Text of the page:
Electrocardiography (ECG) is commonly used for most procedures and affords the anesthetist a reliable indication of the patient's pulse rate as well as clues toward impending changes in the patient's cardiovascular system. The ECG should be capable of recording speeds of 100 mm/s and amplify the signal to at least 1mV equal to 1 cm. Standard lead positions described for dogs and cat are used for birds; however, many small avian patients are difficult to monitor with an ECG due to their rapid heart rates or the small electrical potential produced.

Ultrasonic Doppler detects pulsatile blood flow and are based on the principle that the frequency of transmitted sound waves are altered when reflected off moving red blood cells. Dopplers are considered to be very accurate as long as they are placed in close proximity to an artery or the heart. Unfortunately, they do not give information regarding changes in the patient's physiological status. I personally use Doppler flow detection for all avian patients. One of the best sites to use for placement of the Doppler probe is over the superficial ulnar artery or the deep radial artery just inside the elbow.

Pulse oximetry involves the use of a noninvasive technique to measure pulse and oxygenation during anesthesia and surgery. Pulse oximeters estimate arterial hemoglobin O2 saturation (SaO2 or SpO2) by measuring pulsatile signals across (transmission) or by reflectance (reflection) from perfused tissue at two discrete wavelengths (660 nm, red; 940nm infrared) using the constant component of absorption at each wavelength to normalize the signals. Pulse oximetry should be used to evaluate trends in oxygenation as values may be unsatisfactory for routine use in some exotic patients; in particular avian species.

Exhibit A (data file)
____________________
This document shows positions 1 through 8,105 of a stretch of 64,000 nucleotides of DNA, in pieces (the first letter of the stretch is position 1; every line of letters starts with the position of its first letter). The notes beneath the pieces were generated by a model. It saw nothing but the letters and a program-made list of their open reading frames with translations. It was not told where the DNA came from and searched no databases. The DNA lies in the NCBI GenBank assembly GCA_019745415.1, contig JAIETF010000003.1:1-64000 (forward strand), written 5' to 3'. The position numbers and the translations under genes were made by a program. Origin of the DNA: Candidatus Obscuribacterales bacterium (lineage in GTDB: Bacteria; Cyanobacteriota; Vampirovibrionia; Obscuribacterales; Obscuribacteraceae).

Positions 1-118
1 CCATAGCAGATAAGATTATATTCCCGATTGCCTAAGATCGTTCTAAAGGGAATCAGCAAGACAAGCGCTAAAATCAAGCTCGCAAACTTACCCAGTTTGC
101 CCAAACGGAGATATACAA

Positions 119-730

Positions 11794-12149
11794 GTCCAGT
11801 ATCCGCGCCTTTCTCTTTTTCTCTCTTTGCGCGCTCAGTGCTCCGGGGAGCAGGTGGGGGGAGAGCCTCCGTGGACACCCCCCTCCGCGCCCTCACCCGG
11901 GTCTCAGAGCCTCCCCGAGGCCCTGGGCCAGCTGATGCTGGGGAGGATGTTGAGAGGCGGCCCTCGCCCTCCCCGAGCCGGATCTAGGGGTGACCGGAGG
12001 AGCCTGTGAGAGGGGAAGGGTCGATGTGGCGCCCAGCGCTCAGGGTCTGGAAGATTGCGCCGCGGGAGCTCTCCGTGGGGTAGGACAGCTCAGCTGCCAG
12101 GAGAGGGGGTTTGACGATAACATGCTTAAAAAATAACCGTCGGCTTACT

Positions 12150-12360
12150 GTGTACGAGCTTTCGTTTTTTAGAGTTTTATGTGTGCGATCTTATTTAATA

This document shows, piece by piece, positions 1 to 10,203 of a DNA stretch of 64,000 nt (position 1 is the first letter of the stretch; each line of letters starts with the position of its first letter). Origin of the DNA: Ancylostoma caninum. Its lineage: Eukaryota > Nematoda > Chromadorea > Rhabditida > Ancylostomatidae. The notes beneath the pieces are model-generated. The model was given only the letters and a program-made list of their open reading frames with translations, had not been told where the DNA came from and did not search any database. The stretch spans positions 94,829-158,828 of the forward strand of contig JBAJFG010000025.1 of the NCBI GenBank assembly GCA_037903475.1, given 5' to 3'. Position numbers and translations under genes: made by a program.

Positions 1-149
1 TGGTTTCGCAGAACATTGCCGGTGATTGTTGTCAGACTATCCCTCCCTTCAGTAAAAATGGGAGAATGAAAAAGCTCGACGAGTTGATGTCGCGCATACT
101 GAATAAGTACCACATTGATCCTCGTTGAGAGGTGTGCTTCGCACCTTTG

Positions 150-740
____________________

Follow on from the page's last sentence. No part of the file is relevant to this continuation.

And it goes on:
Post-operative considerations

The immediate postoperative period is another critical time to pay special attention to avian patients recovering from anesthesia and surgery. Patients should be placed in a quiet (away from dogs, cats, high traffic), visually secure, warm recovery cage or incubator as they awaken from anesthesia. During this period, fluid balance should be addressed as well as postoperative pain. Signs of pain may include abnormal body positions, tucked abdomen/coelomic cavity, aggression (biting, attacking), vocalization, reluctance to move or stand, pronounced fear, self mutilation and inability to perform "normal" everyday activities. Unfortunately, few studies have been performed in exotic species; however, many of the same analgesics used in dogs and cats can all be used in exotic species.

Dr. Jones is associate professor of avian and zoological medicine at the University of Tennessee’s College of Veterinary Medicine. He is a diplomate of the American Board of Veterinary Practitioners-Avian Specialty. Dr. Jones’ clinical interests include raptor medicine, orthopedic and soft tissue surgery, avian nutrition and avian infectious diseases. He is also a master falconer with 15 years experience.